Robin Gibb was feeling better than he had in more than 10 years.
One of the founding member of the "Bee Gees," along with his brothers Barry and Maurice, the 62-year-old had been working on his first classical concert, ""The Titanic Requiem" with his son Robin-John to commemorate the 100th anniversary of the disaster. Preparing for the concert, he said, distracted him from his "illness to such a degree that I truly believed it might have saved my life," according to the British newspaper, The Sun. In an interview with BBC radio in early February he proclaimed that he had made a "spectacular recovery" from cancer.
But when the Titanic concert debuted in London last week, Robin Gibb wasn't there.
"Sadly the reports are true that Robin has contracted pneumonia and is in a coma. We are all hoping and praying he will pull through," said a statement on RobinGibb.com this weekend.
After revealing his battle with cancer in October 2010, the disco icon had chemotherapy and underwent surgery to treat a twisted bowel, a congenital condition that killed his twin brother and fellow Bee Gee, Maurice, in 2003. In January of this year Robin's spokesman announced that doctors had found a growth in his colon but the singer was responding well to treatment despite his shockingly thin appearance. He was back in the hospital in late March for intestinal surgery and forced to cancel all of his plans.
Gibb's wife Dwina, his children and his 65-year old-brother, Barry Gibb, are now reportedly at his bedside. His mother, 91- year-old Barbara Gibb now faces the prospect of losing her third son. Andy Gibb, the youngest of the four Gibb boys, died unexpectedly at age 30.
"I sometimes wonder if all the tragedies my family has suffered, like Andy and Maurice dying so young and everything that's happened to me recently, is kind of a karmic price we are paying for all the fame and fortune we've had," Robin told the The Sun in March of this year.
The Bee Gees were one of most successful pop groups of all time, selling more than 200 million albums. "Saturday Night Fever" reigned as the top-selling album in history until Michael Jackson's "Thriller" topped it in the 1980's.
Robin was the lead singer of the original trio but Barry Gibb's signature falsetto sound on songs like "Nights on Broadway" dominated the group during their glory days. The group had exceptional success in the late 1960's and the 1970's, becoming a disco sensation with blockbuster hits "Stayin' Alive" and "Night Fever."
The Brother's Gibb, as they were sometimes called, began to sing in harmonization and write songs together as young boys in England. But over their 50-year career they have seen their share of solo adventures, career slumps, suffered through the disco backlash, been the punch line of jokes and endured personal loss.
"Tragedy," a hit song for the Bee Gees in 1979, has hit the family hard since 1988 when the youngest Gibb brother, Andy, a teen idol, died of heart failure at age 30.
Andy was never an actual "Bee Gee" and was best known for his number-one single "I Just Want to Be Your Everything" written by Barry Gibb. Andy struggled with alcohol, drugs and relationships. His failed romance with actress Victoria Principal left him devastated. "I just fell apart and didn't care about anything. I started to do cocaine around the clock -- about $1000 a day", he told People magazine.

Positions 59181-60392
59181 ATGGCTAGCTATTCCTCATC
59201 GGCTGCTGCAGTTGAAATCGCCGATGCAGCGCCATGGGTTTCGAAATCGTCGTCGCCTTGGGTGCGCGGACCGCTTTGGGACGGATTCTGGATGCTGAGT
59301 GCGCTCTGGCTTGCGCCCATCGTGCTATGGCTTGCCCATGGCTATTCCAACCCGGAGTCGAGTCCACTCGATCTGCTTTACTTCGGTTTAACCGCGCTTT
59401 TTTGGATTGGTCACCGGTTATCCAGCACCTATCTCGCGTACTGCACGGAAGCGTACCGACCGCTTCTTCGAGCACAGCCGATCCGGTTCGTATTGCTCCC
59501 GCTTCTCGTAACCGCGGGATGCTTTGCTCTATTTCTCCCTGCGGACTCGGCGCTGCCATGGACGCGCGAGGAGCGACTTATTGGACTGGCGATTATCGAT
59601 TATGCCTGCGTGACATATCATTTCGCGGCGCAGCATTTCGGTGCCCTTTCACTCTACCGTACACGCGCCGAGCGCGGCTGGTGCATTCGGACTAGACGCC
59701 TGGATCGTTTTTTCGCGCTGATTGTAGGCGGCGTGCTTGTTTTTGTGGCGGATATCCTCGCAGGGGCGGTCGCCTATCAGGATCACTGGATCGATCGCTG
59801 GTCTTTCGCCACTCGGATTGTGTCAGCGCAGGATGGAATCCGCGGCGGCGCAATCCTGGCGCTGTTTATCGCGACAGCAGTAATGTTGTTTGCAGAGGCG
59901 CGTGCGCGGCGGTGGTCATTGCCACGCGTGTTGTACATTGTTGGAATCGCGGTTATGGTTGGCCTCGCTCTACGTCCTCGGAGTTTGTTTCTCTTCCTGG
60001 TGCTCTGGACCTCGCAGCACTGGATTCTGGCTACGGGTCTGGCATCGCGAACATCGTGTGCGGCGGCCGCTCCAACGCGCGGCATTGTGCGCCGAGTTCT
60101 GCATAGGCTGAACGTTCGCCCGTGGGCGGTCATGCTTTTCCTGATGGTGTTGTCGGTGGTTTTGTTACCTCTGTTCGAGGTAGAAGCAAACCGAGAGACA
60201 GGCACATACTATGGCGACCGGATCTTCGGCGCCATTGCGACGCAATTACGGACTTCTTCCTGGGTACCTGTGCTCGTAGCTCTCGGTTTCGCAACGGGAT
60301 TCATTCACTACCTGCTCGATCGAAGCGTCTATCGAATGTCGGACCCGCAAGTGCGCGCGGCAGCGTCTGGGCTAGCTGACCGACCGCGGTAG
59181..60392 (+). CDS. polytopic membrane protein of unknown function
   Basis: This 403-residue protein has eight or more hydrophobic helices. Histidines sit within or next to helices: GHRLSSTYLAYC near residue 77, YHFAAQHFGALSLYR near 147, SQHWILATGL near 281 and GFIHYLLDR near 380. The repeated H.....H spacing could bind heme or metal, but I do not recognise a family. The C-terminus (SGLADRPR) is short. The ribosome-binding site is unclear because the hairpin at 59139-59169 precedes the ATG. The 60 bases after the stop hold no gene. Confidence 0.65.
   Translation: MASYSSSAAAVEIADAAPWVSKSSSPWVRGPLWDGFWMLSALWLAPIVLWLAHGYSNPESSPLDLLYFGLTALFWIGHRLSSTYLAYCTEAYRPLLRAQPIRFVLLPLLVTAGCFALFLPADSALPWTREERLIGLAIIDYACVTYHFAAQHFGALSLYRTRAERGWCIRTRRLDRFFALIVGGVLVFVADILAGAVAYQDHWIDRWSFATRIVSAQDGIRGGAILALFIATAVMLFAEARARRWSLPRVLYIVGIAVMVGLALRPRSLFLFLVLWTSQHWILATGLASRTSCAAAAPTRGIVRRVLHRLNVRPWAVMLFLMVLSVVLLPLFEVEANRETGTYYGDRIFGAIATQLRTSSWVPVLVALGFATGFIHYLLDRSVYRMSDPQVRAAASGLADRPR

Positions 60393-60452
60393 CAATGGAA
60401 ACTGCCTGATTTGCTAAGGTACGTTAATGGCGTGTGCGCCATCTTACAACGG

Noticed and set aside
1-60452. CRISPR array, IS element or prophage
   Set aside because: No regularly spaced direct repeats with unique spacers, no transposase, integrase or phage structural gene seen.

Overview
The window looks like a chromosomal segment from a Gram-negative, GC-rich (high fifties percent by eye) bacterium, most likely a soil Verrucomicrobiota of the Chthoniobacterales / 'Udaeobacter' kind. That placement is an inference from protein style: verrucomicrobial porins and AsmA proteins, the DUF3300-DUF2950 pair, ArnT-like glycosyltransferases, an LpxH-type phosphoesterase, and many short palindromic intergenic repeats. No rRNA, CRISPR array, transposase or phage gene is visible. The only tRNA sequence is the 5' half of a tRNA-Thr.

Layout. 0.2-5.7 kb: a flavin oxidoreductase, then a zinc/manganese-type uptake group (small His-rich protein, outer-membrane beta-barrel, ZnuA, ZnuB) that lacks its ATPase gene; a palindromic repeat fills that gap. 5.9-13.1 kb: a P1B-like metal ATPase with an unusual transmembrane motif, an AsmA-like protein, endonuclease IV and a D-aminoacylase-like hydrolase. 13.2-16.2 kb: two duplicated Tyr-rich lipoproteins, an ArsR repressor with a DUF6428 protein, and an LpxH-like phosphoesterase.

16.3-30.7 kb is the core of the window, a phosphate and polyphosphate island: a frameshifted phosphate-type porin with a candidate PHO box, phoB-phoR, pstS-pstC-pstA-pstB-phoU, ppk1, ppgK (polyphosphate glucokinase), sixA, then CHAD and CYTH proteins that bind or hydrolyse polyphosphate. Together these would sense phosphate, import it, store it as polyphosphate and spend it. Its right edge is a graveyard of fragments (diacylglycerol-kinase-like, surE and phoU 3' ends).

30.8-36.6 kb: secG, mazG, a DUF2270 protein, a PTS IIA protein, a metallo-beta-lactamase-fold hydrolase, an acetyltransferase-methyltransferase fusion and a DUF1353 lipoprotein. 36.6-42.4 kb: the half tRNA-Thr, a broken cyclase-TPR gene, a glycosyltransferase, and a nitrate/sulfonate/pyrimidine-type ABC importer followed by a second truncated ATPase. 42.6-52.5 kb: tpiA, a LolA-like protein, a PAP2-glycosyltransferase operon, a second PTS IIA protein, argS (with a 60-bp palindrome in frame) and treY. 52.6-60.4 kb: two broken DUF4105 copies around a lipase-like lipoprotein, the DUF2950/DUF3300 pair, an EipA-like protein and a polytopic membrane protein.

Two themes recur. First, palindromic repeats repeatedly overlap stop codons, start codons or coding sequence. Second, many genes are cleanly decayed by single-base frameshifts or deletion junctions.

His family supported him financially and emotionally, encouraging him to go to the Betty Ford clinic in 1985. After Andy's death Barry Gibb said that if there is anything to be learned it's "that nothing lasts at all." The Bee Gees later recorded "Wish You Were Here" in memory of Andy.
Maurice Gibb told Larry King in 2002 that their father, Hugh Gibb "literally died when Andy died." It was a "guilt thing," according to Robin Gibb who told King that his father was "very bitter for three years" after Andy's death. Hugh Gibb died in 1992.
The passing of Maurice Gibb at age 53 in January 2003 of complications from surgery to fix his twisted intestine stunned the Gibb family, marked the end of the Brothers Gibb and caused a rift between the two surviving members. "It changed us radically," said Barry in an interview with The Telegraph in November 2009. He also revealed that the once simmering rivalry between him and Robin (Robin once walked out of the band because of Barry's dominance) spun out of control after Maurice died. "We've hardly spoken to each other for the past five years. A shock like that either brings everybody together or scatters everybody, and in our family it scattered everyone."
The brothers worked it out eventually and vowed to continue making music together. Maurice was considered the outgoing Bee Gee but he also struggled with alcohol addiction and reportedly relapsed briefly after Andy's death.
With his striking mane of long brown hair, now grey, Barry Gibb, now 65, is the enduring face of the Bee Gees. The eldest boy of the Gibb family holds the title of the second most successful songwriter in history next to Paul McCartney, according to the book of Guinness World Records. He not only penned songs for the group but wrote platinum-selling hits for Dionne Warwick, Kenny Rogers, Dolly Parton and Barbra Streisand.
Barry managed to avoid the drug and alcohol problems of his younger brothers, perhaps by distancing himself from the music business. Barry's son Steve, the oldest of his five children, told People magazine in 2001 that his father "keeps mostly to himself. My mom's really his best friend." And when they do socialize, Steve said, it's "mostly with entrepreneur types" rather than musicians. "I don't take the show business part of my life seriously at all," Barry told People, "because I know what it does to people." In recent years he has continued to perform and write songs but has suffered from debilitating arthritis for more than a decade.